Taking its name, Integral Flow, from the poem Eşik by Ahmet Hamdi Tanpınar, a visionary poet and a novelist of great importance, Erim Bikkul’s exhibition is an attempt to evaluate the space and time that he lives in by looking behind appearances. Bikkul’s previous works were, by drawing and painting, in a sense acts of addition. Now he concerns himself with creating by subtracting – cutting out and removing parts of materials, such as paper and plastic, he’s been working on. He says: “The similarity of patterns made by tree branches, braided rivers, veins and neural systems, or the shared morphology of planet orbits and the ellipses described by cheap plastic templates sold on the street, and such numerous coincidences make me think that we are in an unbounded yet interconnected existence. Our ordained reality through which we absent-mindedly ramble is actually multi-layered. However, it is also moving as a unified integral flow. “Situations that are incomprehensible to us when we reduce ourselves to body, name, emotion, or experience and that drive us to make precise yet erroneous pronouncements, only gain significance when we overcome our drive to protect our egos. It is the only way, as William Blake says, “To see a world in a grain of sand / and a heaven in a wildflower.” I have tried to intimate these multi-layers by collaging layers of materials and forms that may look unrelated when approached separately.”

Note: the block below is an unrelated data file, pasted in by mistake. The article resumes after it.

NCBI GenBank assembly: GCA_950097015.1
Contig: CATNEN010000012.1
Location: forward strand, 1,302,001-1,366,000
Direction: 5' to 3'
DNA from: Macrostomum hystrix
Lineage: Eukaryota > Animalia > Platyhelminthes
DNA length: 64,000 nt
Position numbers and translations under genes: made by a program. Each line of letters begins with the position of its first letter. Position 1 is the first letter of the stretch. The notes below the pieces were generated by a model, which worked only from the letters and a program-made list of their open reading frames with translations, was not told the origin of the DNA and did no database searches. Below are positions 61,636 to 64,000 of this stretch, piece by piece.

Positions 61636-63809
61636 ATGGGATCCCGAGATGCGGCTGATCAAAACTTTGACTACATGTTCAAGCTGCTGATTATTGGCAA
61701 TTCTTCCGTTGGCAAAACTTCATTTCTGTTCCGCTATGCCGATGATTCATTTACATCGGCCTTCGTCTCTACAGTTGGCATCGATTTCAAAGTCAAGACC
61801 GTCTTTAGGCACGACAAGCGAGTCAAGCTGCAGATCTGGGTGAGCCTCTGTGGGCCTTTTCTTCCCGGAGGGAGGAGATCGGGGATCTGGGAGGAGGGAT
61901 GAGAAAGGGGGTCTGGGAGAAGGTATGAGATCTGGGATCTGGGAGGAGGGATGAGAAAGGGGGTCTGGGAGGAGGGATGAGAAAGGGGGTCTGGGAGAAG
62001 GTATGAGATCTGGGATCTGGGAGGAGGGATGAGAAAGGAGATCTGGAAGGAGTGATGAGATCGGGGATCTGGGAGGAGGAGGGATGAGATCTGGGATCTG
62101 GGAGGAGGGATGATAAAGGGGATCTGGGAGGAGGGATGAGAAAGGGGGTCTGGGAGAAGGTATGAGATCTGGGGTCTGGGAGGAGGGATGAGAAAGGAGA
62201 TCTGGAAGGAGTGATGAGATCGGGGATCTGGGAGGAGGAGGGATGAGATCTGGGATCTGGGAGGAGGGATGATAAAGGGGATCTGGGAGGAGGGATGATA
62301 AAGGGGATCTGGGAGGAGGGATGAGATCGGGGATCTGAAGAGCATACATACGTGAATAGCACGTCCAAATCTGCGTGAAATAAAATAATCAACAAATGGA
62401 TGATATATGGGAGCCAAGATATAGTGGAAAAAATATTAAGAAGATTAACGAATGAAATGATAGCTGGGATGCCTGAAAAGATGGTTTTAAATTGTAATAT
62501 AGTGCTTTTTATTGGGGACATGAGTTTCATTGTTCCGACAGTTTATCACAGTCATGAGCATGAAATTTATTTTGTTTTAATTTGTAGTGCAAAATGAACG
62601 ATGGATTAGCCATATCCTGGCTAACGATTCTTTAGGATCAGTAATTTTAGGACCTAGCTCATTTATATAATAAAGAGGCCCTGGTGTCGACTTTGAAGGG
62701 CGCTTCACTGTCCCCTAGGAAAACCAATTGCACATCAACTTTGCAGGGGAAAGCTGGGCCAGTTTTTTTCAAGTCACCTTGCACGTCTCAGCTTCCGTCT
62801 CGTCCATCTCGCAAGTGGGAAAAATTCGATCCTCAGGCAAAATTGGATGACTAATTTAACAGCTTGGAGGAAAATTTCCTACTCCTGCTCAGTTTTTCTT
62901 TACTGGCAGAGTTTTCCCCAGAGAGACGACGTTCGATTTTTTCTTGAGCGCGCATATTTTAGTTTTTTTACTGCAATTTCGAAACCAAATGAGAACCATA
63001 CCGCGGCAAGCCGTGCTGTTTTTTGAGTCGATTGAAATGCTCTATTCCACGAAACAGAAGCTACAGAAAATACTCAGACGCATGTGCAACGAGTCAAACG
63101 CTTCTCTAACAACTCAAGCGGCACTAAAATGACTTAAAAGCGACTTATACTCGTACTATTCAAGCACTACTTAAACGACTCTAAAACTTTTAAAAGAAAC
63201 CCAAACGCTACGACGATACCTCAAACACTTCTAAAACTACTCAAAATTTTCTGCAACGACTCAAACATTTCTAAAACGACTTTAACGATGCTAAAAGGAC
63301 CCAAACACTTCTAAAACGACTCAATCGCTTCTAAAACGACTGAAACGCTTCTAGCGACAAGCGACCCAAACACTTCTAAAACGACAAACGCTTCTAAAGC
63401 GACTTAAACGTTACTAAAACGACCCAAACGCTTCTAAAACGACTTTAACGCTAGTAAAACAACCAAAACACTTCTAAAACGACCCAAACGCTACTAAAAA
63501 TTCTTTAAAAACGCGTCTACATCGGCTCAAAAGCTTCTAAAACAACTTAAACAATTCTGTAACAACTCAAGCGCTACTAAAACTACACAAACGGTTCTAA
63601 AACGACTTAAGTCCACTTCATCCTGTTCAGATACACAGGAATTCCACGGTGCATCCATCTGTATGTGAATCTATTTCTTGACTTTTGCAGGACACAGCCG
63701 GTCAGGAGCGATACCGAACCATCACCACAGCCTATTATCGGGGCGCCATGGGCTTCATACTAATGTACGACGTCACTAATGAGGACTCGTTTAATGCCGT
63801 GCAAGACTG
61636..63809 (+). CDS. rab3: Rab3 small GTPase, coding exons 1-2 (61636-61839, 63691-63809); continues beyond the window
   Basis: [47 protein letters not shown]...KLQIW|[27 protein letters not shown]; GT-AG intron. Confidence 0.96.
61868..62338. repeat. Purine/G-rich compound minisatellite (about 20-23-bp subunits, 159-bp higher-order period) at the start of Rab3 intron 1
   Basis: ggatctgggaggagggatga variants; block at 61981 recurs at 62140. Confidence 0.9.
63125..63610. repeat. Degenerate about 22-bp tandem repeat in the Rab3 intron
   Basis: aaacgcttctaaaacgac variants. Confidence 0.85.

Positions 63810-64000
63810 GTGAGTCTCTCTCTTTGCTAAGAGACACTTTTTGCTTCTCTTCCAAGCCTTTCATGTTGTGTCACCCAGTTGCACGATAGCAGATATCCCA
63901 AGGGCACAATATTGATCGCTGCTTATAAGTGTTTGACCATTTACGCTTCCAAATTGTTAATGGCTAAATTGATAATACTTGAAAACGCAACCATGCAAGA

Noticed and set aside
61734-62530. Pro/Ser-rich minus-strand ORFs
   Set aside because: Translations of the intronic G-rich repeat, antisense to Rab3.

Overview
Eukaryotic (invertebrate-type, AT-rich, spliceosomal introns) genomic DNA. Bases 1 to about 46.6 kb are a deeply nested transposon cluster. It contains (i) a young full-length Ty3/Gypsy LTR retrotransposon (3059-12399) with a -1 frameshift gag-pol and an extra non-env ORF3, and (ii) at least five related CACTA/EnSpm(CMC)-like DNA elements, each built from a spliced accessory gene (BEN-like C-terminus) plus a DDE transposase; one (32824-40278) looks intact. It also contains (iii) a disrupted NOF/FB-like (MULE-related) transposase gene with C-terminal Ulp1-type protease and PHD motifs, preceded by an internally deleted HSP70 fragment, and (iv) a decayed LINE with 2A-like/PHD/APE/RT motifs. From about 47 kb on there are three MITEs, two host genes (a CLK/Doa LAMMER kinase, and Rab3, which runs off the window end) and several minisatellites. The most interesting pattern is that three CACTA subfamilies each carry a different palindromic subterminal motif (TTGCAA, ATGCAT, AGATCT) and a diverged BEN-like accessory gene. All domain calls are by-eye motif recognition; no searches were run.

As an artist committed to exhibitions that bring not only artworks for visitors but also an opportunity to meet the artist, Bikkul will display his most recent works and work in a mini-studio in the exhibition area where he can interact with the visitors. Erim Bikkul graduated from Mimar Sinan University Faculty of Fine Arts Department of Painting in 2002. The same year he had his first personal exhibition. Attended numerous group shows until today.